Eliminate rear setbacks (now at 6’) except where property abuts a residential zone. In those cases the minimum setback should be 15’ (rather than the current 30’) with multi‐layered plantings and fencing requirements…
[Highway Business: Bike Path to River Valley Market]
Most retail users will continue to require visible parking ‐‐ preferably in the front of their buildings, and/or along at the sides of their buildings. The current incentives for a setback of no more than 55’ have contributed to the lack of development in this section of King Street in recent years…
More uses should be permitted by right in HB, including medical/office, manufacturing, upper floor residential, with only a very few uses (utility or telecommunications, junk cars, heavy public use, etc) not permitted or requiring a Special Permit…
Rear setbacks should be decreased to 6’ (they are currently as much as 20’) or 15’ where they abut a residential zone (with the screening discussed for the Central Business District zone)…
The experience of the Highway Business zoning in place since 2002 tells us that zoning alone can’t create multi‐story buildings located at the street in an intensely automobile and retailoriented corridor…
Over time the City’s zoning ordinance, through countless amendments and refinements, has grown to be very complicated and anything but user‐friendly. At some point in the near future, the City needs to bite the bullet and undertake a complete rewrite of its zoning ordinance. Such an undertaking would be costly and time‐consuming. In the meantime, a variety of important fixes can be undertaken…
The City’s financial future cannot be predicated on expectations of increasing state revenues shared with localities. The City must recognize the need to control as much of its fiscal future as possible by developing the tax base from which property taxes are generated. The importance of commercial property growth can’t be underestimated – currently 20% of the City’s property taxes are generated by commercial property that constitutes only 6% of the City’s land.
Upper King Street has all the attributes – except appropriate zoning – to contribute greater property taxes than it now does. In fact, the undeveloped lots on King Street represent a significant lost revenue opportunity for the City, year in and year out. Conservative estimates show that if just two now‐undeveloped lots ‐‐ the former Honda lot, and the former Hill ‘n Dale Mall had been developed, they would be contributing about $250,000 a year in additional property taxes…
Developers are not likely, in the near future, to invest in substantial residential development along King Street.
Despite a great deal of national attention for its arts and recreational amenities, Northampton – even in periods of relative economic prosperity – has not attracted a great number of new residents on an annual basis. Market studies undertaken to project potential new home sales for Village Hill projected minimal numbers of new home/condominium sales absorbed in the market. And these studies were undertaken when markets and the economy generally were quite strong.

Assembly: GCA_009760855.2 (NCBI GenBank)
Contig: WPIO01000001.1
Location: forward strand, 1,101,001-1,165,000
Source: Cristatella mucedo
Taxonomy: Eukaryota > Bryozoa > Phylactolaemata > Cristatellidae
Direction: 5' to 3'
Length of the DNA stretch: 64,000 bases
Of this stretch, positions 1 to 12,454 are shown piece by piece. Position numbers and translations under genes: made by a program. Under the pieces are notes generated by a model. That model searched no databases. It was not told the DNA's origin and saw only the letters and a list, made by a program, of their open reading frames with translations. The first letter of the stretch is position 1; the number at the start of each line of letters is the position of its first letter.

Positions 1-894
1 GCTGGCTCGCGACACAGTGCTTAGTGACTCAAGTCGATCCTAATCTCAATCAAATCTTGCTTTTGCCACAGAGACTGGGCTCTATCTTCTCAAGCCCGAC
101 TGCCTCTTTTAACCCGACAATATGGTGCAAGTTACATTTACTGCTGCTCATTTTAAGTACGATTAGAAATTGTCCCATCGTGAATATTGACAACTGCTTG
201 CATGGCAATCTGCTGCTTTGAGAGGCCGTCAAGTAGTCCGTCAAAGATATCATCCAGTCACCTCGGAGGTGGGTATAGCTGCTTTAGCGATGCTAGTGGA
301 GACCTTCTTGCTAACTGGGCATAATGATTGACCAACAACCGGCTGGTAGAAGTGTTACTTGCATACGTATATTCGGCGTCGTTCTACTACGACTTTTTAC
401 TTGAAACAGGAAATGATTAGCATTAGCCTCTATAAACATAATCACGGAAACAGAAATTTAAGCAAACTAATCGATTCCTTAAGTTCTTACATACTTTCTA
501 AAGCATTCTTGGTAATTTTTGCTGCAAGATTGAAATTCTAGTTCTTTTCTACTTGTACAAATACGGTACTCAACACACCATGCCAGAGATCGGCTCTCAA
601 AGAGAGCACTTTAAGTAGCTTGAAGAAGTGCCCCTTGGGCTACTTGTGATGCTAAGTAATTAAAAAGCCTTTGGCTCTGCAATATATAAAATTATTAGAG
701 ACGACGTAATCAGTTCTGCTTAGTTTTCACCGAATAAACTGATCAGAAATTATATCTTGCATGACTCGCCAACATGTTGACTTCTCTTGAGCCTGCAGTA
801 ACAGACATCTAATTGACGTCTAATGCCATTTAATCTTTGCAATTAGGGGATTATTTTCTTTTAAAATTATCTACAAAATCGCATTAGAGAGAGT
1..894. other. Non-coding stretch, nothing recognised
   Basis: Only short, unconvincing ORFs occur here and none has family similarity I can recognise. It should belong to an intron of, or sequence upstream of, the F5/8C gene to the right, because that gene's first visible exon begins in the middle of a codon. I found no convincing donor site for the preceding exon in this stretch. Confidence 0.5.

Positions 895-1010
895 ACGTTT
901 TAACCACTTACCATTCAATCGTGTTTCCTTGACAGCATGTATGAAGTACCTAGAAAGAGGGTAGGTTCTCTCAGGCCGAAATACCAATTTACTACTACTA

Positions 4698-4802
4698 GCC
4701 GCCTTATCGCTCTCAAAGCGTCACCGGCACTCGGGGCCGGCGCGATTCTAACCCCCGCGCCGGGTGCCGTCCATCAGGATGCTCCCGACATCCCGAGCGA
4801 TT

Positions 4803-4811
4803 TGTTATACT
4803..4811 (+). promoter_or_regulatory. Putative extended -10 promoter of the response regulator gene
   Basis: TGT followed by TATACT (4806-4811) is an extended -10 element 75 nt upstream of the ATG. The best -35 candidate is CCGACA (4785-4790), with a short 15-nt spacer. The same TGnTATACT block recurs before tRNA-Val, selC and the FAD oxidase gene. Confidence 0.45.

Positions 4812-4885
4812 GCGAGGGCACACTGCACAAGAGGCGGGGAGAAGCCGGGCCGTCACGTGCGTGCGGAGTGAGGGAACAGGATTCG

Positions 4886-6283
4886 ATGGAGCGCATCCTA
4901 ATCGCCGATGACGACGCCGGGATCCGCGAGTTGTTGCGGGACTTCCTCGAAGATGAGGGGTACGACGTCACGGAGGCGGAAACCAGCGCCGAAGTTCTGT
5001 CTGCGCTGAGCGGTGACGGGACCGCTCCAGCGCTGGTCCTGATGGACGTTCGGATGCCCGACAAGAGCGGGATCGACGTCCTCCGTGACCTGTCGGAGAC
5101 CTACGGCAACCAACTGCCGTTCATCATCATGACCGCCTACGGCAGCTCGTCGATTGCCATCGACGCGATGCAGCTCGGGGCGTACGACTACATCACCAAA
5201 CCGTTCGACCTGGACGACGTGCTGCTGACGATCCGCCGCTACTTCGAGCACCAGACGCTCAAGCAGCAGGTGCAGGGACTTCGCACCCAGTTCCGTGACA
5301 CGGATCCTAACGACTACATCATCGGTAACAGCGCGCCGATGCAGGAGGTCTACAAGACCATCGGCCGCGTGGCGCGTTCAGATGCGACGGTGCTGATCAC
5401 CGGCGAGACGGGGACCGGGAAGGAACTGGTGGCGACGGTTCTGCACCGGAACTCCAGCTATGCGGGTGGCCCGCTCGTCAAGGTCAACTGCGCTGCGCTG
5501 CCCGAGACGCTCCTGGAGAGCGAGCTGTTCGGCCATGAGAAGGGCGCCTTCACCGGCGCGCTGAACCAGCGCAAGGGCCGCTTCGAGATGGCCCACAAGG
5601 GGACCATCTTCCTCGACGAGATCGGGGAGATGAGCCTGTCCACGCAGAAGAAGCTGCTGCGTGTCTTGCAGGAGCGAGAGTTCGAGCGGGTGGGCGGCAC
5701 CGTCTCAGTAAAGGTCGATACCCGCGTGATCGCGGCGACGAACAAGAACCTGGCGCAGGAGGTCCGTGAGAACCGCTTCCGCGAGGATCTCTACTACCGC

Land on King Street will remain priced at its highest and best use, which is generally retail, in order to take advantage of the high traffic volume along King Street. Residential development on such high‐priced land might only make sense with multi‐story high‐end units. And for the foreseeable future, there just isn’t likely to be that kind of demand in Northampton. And to the extent such demand emerges, there are many more better‐located developable parcels – nearer to downtown – which would presumably be developed for residences before King Street parcels would become attractive for such development…
The health and vibrancy of existing residential neighborhoods abutting King Street are a critically important part of a sustainable future for Northampton.
Our conversations with neighborhood residents drove home the point that one of the things that will contribute to a sustainable Northampton is the existence of health residential neighborhoods near downtown, off of the King Street Corridor. Residents in these neighborhoods often walk or cycle to work and walk or cycle for their shopping. Retailers depend on the business from these neighborhoods.
Yet many of these residents report growing competition with employees of Downtown and King Street businesses for limited parking available in front of their homes.
Retention of these vibrant neighborhoods should be a priority in rethinking King Street zoning. Existing parking tensions should not be exacerbated by encouraging further growth of businesses without addressing the parking needs in this section of the King Street corridor…
The likelihood of a new multi‐modal train station, with structured parking, near downtown at some point in the future, will open up further opportunities for increased downtown development, some of which will eventually work its way up King Street.
[Trumbull Road to the Bike Path]
…Residents jockey for access to on‐street parking during the day. Downtown employees use the on‐street parking spaces to avoid paying for parking in the downtown area.
There is insufficient parking on many commercial parcels to accommodate employee and visitor parking needs. The lack of parking forces employees to park on adjacent residential streets and in spaces reserved for customers.
The lack of parking deters new commercial development and interest of businesses in vacant commercial space…